- Rimbo 236
- Wollenburg 232
- Abstentions 7
- Needed to elect 235.
Holy cats. It was a squeaker, as close as the 1996 Bouman/Sudbrock election had been (although not as parricidal, and therefore not as fraught with emotion). We certainly hope those who abstained did so purposefully, because they more than made the difference.
What have we learned from this? There are a few obvious rules for becoming a synodical bishop, at least in New York: (1) Don't live somewhere else; we may like you, but we don't want to pay for your plane ticket. (2) Don't be a woman. Not yet, anyway.
Also some more nuanced guidelines: (3) Have a degree from Concordia or Seminex; Rimbo is the fourth of our three ELCA bishops to have one, and, had he been elected, so would Wollenburg. (4) Be pastor of Holy Trinity, on Central Park West. Rimbo is, Lazareth was, and we could easily have elected Dick Jeske back in 1992. (5) Be careful who's in your corner; it is quite possible that liberals, suspecting a mass effort by conservatives, decided that "the bishop of my enemy is my enemy," or something like that, without regard for the facts. Call it the Schleef Syndrome.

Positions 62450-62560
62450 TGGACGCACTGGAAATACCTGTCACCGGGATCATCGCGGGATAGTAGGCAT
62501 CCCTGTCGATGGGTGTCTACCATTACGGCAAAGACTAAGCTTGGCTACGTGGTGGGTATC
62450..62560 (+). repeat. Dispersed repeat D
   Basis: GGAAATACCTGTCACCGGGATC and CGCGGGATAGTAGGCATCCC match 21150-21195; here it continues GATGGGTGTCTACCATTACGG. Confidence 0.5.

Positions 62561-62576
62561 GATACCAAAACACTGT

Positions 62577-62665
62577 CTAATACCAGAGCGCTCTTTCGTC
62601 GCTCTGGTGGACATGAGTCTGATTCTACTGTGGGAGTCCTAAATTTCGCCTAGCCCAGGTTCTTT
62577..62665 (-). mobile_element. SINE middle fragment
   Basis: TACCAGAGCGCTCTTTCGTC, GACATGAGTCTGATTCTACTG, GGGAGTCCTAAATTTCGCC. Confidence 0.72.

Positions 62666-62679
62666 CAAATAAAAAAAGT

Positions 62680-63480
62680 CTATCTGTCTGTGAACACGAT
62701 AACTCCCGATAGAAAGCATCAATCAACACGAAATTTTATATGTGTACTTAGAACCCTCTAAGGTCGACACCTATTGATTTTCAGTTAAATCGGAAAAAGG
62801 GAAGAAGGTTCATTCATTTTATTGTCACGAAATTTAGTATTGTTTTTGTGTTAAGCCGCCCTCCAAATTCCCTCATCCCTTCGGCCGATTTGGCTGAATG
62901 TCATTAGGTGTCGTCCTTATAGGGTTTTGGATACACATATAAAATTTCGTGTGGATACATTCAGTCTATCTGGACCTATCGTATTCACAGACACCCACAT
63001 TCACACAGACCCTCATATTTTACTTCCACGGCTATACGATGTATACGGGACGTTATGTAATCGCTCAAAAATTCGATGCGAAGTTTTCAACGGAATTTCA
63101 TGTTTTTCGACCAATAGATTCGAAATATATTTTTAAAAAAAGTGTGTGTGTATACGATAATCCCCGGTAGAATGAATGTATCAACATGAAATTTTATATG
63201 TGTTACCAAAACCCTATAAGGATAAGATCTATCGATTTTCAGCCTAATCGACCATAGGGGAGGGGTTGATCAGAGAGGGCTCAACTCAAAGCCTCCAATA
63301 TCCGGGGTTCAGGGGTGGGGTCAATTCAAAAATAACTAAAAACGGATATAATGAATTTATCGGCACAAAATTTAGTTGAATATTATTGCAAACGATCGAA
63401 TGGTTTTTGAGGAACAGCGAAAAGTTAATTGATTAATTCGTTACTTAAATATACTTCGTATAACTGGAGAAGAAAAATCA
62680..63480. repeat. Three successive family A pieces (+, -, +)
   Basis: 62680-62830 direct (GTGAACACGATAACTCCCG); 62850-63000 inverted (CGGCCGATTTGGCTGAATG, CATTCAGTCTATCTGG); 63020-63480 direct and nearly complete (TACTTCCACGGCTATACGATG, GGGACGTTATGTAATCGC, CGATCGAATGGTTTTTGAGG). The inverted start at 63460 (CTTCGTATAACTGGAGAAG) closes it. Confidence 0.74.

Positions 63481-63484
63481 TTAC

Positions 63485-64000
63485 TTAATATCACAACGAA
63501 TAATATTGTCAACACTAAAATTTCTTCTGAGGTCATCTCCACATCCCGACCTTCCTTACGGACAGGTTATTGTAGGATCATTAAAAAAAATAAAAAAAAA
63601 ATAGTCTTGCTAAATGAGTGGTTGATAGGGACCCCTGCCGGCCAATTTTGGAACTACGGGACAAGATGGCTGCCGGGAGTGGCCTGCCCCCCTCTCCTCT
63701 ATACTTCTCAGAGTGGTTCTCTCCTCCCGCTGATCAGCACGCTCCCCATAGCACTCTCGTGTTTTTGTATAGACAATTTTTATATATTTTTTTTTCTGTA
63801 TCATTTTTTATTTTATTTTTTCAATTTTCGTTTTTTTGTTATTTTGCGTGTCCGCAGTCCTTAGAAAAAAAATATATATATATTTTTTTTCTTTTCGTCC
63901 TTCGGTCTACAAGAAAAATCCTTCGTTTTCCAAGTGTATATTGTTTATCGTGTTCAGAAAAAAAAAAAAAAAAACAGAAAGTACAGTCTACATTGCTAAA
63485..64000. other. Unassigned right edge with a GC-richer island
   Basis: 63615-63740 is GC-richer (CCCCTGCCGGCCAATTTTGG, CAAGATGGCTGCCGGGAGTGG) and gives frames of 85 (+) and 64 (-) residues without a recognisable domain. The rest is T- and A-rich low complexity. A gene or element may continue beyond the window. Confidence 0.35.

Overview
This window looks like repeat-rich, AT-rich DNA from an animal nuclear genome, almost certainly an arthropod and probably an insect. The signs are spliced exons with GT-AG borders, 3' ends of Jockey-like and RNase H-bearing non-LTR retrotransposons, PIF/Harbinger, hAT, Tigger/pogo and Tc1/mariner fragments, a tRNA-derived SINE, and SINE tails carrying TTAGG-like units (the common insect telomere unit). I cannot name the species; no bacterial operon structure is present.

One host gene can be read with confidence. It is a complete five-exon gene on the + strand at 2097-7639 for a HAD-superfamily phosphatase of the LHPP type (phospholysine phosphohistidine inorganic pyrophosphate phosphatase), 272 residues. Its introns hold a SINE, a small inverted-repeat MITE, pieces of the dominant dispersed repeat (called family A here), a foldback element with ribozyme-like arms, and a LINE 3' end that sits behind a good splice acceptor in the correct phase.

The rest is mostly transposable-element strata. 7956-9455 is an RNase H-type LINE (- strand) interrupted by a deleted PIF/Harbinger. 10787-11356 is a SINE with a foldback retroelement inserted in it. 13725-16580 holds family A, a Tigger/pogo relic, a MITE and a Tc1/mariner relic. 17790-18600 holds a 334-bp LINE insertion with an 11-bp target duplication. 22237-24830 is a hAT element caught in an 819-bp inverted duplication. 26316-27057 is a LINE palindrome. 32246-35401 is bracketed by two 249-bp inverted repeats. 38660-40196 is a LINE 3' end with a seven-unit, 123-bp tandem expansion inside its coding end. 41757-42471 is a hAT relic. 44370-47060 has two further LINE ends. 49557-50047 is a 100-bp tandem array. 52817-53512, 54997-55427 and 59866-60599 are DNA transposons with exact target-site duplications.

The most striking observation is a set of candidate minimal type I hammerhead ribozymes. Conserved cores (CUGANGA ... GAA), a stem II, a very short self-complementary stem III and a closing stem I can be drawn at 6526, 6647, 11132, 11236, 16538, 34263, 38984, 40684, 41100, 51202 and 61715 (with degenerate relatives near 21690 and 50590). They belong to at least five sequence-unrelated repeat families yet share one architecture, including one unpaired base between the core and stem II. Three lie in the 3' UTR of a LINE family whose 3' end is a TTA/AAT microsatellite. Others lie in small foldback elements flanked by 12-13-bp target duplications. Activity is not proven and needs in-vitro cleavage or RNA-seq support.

And, finally, the most disturbing rule of all: (6) Don't tell the truth about scary things. Sex may be okay, but not death. No, sir or ma'am -- if you know perfectly well that congregations are going to die, and think we ought to have a frank conversation about how to go on living afterward, just keep that information to yourself.
Still and all, despite our reservations about the process, this was not a bad election. As we have already said, the top seven candidates were all solid, and certainly there were differences enough among them to give voters something to choose. Rimbo is very bright and has experience in this difficult job. We at the Egg will pray for his ministry, as we will also pray for his congregation which is -- again, and again suddenly -- thrust into the unknown.